Newman, of course, had the opportunity to do just that in 2014, shortly after his Labour administration of the Town Hall inherited the Tory-backed, Croydon Establishment scheme for the town centre. Had he done so then, and taken a more arm’s-length, “critical friend” approach to the project, he might have saved the town three years of uncertainty and development blight.
Instead, Newman sided with Negrini and fully embraced the Tory scheme. More recently he has adopted a new council slogan of “Delivering for Croydon”. Exactly what Newman and Negrini have managed to deliver for Croydon is left unsaid.
Now, Westfield expect even more public help if they are to do the people of Croydon the great favour of reshaping the town centre. The council’s planning department says as much in its report.
“Since the time of the pre-application presentations to this Committee, extensive discussions between the Council, TfL, the GLA and the developer have taken place to establish whether there is the potential to improve the viability of the scheme, without which it is considered unlikely that comprehensive redevelopment of the Whitgift Centre and surrounding land would proceed for the foreseeable future,” reads paragraph 2.7 of the planning officer’s report.
The developer, the planning official reports, has been looking to reduce development costs and increase income (hence the near-doubling of the number of “luxury executive apartments” being proposed).
But now, it seems that multi-billion property speculators Westfield are rattling the begging bowl. They are asking for “alternative sources of funding, including public funding”.
And any hopes that the supermall might provide some social benefit in the form of public spaces, artworks or other public facilities can be binned right now. “Careful analysis of the mitigation required to make the scheme acceptable in planning terms” is required, the planners tell us.
It really is: like it or lump it.
And there’s much to dislike about the scheme, which in many aspects appears ill-thought-out, especially when it comes to road and public transport issues raised by encouraging cars to use the 3,140-space car parks.
It is quite depressing to consider that the best brains of Croydon Council and the modellers of Transport for London have had five years to come up with a better solution for traffic on Wellesley Road and access to the car parks, and have still not delivered.
It seems to be suggested in the planning report that southbound traffic will need to cross Wellesley Road to enter the centre’s northern-most car park, while cars in the southern car park wishing to head south after exiting have to cross the northbound carriageway. And you thought traffic through the town centre was bad already.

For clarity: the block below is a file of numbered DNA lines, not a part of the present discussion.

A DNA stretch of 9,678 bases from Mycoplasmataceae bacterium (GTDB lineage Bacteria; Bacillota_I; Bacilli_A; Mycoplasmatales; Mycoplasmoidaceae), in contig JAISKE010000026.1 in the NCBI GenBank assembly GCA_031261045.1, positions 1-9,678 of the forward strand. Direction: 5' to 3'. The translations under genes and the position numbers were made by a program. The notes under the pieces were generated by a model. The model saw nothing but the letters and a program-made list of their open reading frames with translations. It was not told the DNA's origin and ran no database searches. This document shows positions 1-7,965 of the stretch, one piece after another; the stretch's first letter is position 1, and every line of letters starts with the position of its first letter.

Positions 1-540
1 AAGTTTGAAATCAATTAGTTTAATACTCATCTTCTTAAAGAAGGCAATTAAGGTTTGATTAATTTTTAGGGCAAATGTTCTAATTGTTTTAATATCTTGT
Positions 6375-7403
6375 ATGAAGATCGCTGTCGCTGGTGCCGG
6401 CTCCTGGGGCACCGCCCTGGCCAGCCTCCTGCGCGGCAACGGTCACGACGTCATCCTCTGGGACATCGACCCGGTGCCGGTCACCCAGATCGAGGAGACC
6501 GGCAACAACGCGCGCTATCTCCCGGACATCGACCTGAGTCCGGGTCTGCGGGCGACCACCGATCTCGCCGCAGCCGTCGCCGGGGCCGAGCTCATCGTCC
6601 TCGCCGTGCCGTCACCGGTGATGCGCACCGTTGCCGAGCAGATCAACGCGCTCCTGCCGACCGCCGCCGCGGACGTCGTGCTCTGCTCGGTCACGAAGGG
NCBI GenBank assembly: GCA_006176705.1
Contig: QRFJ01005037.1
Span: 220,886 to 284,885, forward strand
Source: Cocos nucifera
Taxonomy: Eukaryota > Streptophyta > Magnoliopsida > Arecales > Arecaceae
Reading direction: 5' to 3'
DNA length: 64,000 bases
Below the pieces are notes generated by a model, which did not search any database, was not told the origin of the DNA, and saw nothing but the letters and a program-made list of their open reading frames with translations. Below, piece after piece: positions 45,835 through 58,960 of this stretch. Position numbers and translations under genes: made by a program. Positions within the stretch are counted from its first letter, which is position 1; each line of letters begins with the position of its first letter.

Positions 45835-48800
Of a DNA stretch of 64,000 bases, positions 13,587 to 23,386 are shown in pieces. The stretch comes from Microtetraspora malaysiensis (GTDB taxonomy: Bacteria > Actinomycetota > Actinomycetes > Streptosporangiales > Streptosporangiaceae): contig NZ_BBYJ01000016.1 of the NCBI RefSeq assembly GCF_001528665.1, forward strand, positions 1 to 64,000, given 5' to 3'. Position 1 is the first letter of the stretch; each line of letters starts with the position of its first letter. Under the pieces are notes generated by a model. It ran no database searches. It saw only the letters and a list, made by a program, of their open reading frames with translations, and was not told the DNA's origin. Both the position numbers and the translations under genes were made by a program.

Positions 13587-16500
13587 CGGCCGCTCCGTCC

Pedestrians – like all those thousands of new residents in the tower blocks along Wellesley Road – won’t have a dedicated footway at street level, but will have to negotiate the car park entrances and exits.
What any of this will do to improve the air quality in Croydon town centre is barely considered.
Of the revised housing proposals, the five towers along Wellesley Road (nicely sited for all the emissions from the car parks below) have been criticised for too much “massing” in one area, and for being “bland and unimaginative”. It is hardly surprising that the developers have not bothered to engage with the expert architects and designers on Croydon’s expensively assembled place panel.
But more troubling than anything else is the vast amount of detail that has been left to “reserved matters”, to be sorted out between the planners and the developers, because they know best. This is not so much a planning application as a blank cheque, and one worth many millions to Westfield and Hammerson, and likely to cost Croydon for decades to come.
It is the elected representatives on the planning committee who should determine what can, and cannot, be delegated to senior planning officials at the council. As one resident, who has been following the progress (or lack of it) of the Hammersfield scheme from day one has said, “The detailed design should be put before the planning committee in stages or at regular intervals so that they can guide the design process. Councillors are representatives of the local people and therefore can reflect local views.
“There is too much being left to officers to decide without local representation.”